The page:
It seems that many things in the world go through similar phases: development, peak and degeneration. It is so potentially, because any process can be interrupted at any given time, but if a process starts and continues, then phases are probably inevitable. In the first phase habits are formed, in the second – various optimum slash maximum versions are realised, and in the last phase everything dissolves because, apparently, the reality gets bored with anything that is optimum/maximum. As all habits and processes exist in a mutual context and can enter into relationships with each other, it happens that one process can become a part of another and then the final phase is delayed, because a certain optimum level favours a certain level of development. For example, it seems that the structure of a cell has not changed in any significant way for quite some time, but the tissues and organisms made of these cells are constantly moving towards different optimum/maximum possibilities. It may also happen that a process, while already in its decline, suddenly becomes the engine of development in the face of another process that is just beginning. Like, for example, the idiom of the classical-romantic orchestra that began fading a century ago, was adapted unexpectedly with great success by the newly born form of film. Or it may be that a process, through its deliberate, sentiment-laden idealistic long-term preservation, is only seemingly at its optimum and needs an external impulse to reveal its true potential. How, for example, classical martial arts cultivated for centuries in isolation, prove, taken individually, to be practically useless in the face of contemporary, chaotic and bloody mixed arts. It is also hard to resist the impression that everything is governed by the supreme law of the cycle, so nothing ever dies irreversibly, but sooner or later it must be reborn in a new form. Everything seems to be a version of something that has already been and/or will be, and whoever shouts about anything’s ultimate demise and end, they can easily come off as a fool.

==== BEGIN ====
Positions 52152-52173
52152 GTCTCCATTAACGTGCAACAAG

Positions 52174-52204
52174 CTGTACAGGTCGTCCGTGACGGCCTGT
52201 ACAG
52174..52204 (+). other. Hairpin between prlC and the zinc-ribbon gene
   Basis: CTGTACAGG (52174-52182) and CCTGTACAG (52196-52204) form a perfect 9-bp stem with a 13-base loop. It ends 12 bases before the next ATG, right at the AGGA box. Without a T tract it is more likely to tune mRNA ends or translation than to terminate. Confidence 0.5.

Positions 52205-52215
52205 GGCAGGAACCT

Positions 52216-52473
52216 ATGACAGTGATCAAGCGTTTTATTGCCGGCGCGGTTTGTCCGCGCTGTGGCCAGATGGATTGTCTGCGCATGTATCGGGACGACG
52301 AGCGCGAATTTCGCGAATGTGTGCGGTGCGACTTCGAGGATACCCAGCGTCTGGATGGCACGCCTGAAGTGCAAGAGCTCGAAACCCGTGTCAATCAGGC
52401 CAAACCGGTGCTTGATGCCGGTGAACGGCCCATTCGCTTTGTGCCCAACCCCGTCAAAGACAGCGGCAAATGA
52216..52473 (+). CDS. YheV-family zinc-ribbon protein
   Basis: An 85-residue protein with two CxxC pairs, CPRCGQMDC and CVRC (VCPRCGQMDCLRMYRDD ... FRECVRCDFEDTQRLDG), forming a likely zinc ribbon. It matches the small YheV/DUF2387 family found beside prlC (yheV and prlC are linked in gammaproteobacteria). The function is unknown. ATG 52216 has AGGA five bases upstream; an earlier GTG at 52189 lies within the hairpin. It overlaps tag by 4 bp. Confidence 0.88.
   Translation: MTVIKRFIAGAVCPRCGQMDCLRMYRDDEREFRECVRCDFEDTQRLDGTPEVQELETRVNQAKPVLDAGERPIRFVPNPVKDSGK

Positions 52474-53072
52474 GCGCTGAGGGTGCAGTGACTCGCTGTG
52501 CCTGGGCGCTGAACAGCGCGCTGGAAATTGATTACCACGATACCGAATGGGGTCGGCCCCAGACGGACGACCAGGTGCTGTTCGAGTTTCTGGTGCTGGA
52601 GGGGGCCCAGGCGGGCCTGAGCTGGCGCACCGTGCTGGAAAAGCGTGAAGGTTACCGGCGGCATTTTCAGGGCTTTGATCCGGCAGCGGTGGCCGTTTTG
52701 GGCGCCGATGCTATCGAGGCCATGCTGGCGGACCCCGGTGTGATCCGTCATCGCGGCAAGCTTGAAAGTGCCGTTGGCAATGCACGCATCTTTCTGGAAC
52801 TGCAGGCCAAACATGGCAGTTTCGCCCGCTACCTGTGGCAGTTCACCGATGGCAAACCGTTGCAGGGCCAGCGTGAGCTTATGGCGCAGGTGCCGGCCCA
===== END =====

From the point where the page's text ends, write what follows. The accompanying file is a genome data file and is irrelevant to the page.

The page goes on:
An interesting chat between Lex Fridman and Joscha Bach (incidentally, perhaps a descendant – a new version of the great musical Bachs) about the nature of reality, free will, artificial consciousness, etc. A sober, precise proposal for seeing things. Slightly cool perhaps, but attractive nonetheless. I understand not so much of it all.
I am indeed a bit tired, and I am resting a little bit. The rest is perhaps a little nervous and chaotic, I move from place to place essentially for nothing, but still, rest I do.
On Tuesday, the first ever performance of the songs Baczyński's poems.
(transl. Magdalena Małek-Andrzejowska)